This entire conversation had me thinking about suicide and religion. Are there differences in suicide rates by religion? What about those with no religion – do they have higher or lower suicide rates? How can religion help or hurt someone’s mental health?

The relationship, as best I can tell, is complicated. According to a 2016 study on the subject:

We found that past suicide attempts were more common among depressed patients with a religious affiliation (OR 2.25, p=.007). Suicide ideation was greater among depressed patients who considered religion more important (Coeff. 1.18, p=.026), and those who attended services more frequently (Coeff. 1.99, p=.001). We conclude that the relationship between religion and suicide risk factors is complex, and can vary among different patient populations.

This study would obviously suggest that religion and suicide are positively correlated. But, as a 2017 article from the American Sociological Association notes, the real relationship is more complicated – and that largely depends on where in the world you are discussing:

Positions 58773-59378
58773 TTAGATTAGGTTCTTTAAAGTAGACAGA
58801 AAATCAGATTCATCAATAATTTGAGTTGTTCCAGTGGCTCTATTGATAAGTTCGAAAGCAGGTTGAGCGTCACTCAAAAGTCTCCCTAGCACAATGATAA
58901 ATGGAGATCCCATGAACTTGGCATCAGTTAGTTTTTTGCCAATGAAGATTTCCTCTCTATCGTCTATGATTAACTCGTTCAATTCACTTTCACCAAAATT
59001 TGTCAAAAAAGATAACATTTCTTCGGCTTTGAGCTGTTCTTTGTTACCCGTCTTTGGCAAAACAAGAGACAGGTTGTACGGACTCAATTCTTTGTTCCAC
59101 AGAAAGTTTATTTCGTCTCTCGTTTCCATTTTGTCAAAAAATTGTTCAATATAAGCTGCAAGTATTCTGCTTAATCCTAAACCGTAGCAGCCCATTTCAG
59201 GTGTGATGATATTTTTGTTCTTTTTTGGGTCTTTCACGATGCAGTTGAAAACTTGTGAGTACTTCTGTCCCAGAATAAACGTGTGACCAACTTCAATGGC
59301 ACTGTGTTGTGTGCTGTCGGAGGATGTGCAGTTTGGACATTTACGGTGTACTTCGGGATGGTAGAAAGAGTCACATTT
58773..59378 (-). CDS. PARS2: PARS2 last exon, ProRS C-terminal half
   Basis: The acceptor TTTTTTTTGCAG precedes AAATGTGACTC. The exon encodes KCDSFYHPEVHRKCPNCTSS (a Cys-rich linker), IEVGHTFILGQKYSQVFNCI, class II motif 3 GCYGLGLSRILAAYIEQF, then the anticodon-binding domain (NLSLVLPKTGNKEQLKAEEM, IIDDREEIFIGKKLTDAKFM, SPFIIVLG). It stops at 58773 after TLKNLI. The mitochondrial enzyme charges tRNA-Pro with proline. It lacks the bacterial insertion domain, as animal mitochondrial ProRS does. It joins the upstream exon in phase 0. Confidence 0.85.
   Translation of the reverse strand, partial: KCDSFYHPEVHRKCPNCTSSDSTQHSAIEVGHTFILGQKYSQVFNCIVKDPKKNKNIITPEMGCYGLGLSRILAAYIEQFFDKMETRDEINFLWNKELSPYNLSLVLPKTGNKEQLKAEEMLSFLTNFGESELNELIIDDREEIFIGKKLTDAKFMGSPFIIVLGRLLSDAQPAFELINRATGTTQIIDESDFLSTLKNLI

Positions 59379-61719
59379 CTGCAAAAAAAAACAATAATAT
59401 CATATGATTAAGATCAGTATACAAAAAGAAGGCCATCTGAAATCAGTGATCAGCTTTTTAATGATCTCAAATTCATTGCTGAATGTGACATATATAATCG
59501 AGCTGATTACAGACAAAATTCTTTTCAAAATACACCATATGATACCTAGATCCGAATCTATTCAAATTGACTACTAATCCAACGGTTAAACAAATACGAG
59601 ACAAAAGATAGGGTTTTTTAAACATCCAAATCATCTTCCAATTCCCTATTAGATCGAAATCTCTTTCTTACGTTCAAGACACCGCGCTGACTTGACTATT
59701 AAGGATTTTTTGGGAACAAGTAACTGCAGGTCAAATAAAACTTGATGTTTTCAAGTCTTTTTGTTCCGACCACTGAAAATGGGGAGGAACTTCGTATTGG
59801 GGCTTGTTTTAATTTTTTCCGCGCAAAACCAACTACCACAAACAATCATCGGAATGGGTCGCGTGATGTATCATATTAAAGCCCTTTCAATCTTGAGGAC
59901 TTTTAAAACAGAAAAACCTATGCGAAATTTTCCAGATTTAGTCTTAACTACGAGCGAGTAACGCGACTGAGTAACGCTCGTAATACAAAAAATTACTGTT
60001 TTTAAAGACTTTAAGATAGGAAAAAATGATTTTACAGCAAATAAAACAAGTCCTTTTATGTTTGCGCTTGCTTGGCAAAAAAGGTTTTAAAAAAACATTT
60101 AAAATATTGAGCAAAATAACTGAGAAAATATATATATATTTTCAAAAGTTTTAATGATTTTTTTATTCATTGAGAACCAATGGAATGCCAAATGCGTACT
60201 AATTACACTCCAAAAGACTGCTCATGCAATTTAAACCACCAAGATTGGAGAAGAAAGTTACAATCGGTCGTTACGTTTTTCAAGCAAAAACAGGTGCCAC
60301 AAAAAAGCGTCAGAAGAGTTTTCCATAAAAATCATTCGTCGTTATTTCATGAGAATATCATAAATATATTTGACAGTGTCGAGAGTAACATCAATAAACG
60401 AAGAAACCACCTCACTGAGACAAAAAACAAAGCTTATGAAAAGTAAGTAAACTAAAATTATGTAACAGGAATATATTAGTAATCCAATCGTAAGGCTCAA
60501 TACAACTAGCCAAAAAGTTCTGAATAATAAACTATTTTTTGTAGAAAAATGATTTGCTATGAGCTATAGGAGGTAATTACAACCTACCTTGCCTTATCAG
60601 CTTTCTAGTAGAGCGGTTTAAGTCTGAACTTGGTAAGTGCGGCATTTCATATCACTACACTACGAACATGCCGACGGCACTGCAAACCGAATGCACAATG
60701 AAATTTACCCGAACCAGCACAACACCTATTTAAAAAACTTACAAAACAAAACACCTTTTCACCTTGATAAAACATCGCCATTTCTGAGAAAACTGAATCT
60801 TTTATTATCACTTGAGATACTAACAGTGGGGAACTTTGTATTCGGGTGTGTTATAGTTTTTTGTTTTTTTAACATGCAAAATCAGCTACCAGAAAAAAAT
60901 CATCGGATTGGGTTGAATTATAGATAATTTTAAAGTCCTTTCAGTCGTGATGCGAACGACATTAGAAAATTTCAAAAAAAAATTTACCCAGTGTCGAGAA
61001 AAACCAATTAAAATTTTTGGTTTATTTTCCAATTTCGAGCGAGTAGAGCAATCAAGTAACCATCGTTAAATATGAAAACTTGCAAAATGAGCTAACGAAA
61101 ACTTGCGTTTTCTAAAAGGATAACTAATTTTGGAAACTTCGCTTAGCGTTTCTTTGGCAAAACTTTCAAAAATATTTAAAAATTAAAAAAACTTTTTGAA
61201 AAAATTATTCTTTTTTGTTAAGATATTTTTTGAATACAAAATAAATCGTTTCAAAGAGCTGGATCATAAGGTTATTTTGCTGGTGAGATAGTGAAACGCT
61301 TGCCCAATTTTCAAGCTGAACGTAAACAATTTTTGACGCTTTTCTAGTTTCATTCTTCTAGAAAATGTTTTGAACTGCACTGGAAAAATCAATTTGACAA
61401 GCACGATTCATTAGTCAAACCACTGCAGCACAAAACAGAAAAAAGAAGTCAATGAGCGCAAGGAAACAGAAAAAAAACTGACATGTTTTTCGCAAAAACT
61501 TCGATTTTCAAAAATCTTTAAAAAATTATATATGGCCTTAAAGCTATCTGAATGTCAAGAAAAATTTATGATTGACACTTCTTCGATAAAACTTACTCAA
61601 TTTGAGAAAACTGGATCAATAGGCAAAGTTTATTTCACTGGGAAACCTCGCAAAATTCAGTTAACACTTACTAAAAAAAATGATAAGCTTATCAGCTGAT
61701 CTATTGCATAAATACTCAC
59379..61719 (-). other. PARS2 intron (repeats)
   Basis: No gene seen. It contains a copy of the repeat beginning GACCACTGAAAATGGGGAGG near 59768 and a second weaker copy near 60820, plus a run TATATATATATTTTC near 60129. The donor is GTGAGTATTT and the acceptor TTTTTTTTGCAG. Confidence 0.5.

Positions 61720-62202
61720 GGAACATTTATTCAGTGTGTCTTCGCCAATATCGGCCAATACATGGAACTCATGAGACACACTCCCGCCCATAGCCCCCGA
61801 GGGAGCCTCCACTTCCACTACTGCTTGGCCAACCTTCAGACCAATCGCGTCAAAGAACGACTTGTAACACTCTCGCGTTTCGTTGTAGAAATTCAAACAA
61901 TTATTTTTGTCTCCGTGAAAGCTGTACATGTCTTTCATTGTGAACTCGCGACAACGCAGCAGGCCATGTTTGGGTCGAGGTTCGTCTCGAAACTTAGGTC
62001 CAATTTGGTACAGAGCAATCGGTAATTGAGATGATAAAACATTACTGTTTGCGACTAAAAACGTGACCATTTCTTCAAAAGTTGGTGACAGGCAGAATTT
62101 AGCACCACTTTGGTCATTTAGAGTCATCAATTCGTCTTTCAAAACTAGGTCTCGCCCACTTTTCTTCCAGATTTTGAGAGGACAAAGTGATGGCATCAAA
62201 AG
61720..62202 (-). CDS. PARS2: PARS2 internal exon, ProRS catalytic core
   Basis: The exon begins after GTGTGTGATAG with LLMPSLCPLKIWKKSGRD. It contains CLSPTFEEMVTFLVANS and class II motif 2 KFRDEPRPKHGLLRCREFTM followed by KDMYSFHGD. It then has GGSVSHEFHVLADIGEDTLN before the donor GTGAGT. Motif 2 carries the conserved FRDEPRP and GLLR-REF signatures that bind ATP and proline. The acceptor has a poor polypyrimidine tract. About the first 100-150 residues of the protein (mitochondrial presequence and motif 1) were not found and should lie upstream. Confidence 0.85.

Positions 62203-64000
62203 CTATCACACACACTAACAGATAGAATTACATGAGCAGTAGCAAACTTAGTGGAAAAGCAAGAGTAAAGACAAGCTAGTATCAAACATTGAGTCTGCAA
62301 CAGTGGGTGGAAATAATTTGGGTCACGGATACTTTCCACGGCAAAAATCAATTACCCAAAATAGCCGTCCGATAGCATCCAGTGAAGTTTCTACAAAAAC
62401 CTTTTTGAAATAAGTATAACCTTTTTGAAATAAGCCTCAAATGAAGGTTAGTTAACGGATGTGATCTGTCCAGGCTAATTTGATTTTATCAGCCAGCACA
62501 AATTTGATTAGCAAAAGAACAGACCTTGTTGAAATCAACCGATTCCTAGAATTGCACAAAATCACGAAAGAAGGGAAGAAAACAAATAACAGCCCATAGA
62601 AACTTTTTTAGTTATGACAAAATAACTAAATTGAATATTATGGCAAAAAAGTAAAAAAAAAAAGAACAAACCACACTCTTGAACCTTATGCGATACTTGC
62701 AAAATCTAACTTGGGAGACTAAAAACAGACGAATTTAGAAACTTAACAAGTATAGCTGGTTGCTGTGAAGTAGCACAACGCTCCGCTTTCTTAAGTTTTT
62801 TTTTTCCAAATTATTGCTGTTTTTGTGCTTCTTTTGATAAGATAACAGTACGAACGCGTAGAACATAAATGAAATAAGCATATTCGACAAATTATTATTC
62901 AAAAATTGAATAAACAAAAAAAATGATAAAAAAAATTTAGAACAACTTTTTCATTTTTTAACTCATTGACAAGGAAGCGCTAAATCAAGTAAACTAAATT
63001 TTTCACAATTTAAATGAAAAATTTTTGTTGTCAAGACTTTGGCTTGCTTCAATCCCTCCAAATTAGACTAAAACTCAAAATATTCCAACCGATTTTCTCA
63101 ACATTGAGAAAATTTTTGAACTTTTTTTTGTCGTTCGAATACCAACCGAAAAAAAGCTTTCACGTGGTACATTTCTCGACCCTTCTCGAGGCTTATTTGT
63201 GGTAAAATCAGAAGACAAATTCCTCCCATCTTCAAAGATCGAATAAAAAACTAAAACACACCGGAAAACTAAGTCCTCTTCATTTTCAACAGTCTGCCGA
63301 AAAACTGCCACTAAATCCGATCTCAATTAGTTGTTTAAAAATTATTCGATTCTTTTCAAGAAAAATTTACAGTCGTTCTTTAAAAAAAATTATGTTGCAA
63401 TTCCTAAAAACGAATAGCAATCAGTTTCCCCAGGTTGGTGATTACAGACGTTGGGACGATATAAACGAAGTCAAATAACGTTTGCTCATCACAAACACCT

A Michigan State University sociologist reports in The Journal of Health and Social Behavior that religious participation affects suicide rates differently around the world, and in Latin America particularly, high religious involvement is associated with low suicide rates.

In contrast, in East Asia, where residents are reportedly more secular, higher levels of religious involvement are connected to higher suicide rates. A one percent increase in religious participation is associated with a one percent increase in suicide rates in East Asia.

Statistics for the United States generally follow with the statistics for Latin America, although the link between religious participation and low suicide rates is not as pronounced in the United States.